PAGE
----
The IDEMA team investigated the design of smart and local energy networks, maximising the use of active energy components and reducing energy requirements by 1,300 kWh/yr. An assessment by energy researchers, DG Cities, found this was possible for a community of ten or more homes.
The IDEMA Panel House started with the innovative design of an affordable, net zero, thermal efficient home that goes beyond even PassiveHaus and Level 6 UK Code for Sustainable homes standards without compromising internal living space.
Incorporating low carbon materials and a new class of insulation for autonomous manufacture of the panels has led to an estimated 15% improvement in construction productivity and a 30% reduction in costs.
Through the use of sustainable timber frames, sheathing and insulation products the embodied carbon in each building is reduced. In addition, the lighter weight of construction will reduce the volume of foundations required. Mills Power Architecture's prototype Forest Room does not use concrete at all within the construction, preferring to use screw pile foundations instead.
Panels are made predominantly from sustainably sourced timber based construction materials - timber is recognised as a sustainable and renewable material that stores carbon throughout its usable lifespan and sequesters carbon long-term if disposed of or recycled without combustion.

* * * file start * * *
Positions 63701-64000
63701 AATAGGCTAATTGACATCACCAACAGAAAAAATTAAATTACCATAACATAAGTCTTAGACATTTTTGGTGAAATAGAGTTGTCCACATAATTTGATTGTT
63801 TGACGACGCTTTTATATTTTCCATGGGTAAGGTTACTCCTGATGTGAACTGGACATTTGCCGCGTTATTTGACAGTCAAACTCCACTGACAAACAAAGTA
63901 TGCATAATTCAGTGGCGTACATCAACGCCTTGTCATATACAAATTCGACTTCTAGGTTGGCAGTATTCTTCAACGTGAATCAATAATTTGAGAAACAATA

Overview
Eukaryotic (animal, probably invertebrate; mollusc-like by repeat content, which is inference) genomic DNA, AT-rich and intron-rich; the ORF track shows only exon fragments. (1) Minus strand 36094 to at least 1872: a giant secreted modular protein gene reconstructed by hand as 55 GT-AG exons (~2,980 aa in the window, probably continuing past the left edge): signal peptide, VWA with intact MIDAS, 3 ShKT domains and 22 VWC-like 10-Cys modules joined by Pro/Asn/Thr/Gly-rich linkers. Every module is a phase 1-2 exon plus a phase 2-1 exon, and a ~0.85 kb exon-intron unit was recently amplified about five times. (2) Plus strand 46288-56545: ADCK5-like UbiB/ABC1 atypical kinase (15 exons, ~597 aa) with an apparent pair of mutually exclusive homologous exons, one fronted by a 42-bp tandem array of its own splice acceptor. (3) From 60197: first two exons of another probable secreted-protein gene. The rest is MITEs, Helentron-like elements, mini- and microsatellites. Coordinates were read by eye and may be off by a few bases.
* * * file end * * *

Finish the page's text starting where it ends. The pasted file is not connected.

Taking things a step further, integrating renewable energy generation and storage technologies means the IDEMA Panel House can meet its own energy requirements and generate enough surplus energy to charge a small electric car. This will reduce energy requirements by 1,300 kWh/yr.
Modern Methods of Construction (MMC) are recommended to manufacture the IDEMA Panel House autonomously in a factory setting, using sustainable materials, for rapid assembly onsite, estimating that the building shell can be fully assembled within 10 days. The speed of assembly also mitigates the risk of weather delays.
The form and layout of the IDEMA Panel House is geared to urban conditions where affordable housing is most urgently needed: constrained and dense developments, presumption of shared party walls (and floors) between dwellings, a relatively deep house plan with long windowless sides, short fenestrated elevations front and back, and industrially produced external cladding systems.
However, as a versatile system, the vast number of potential permutations and re-configurations means it can go beyond urban environments and be successfully applied to stand alone dwellings in rural settings. The system can also be extended and modified throughout its life, allowing the home to extend as lifestyle needs change.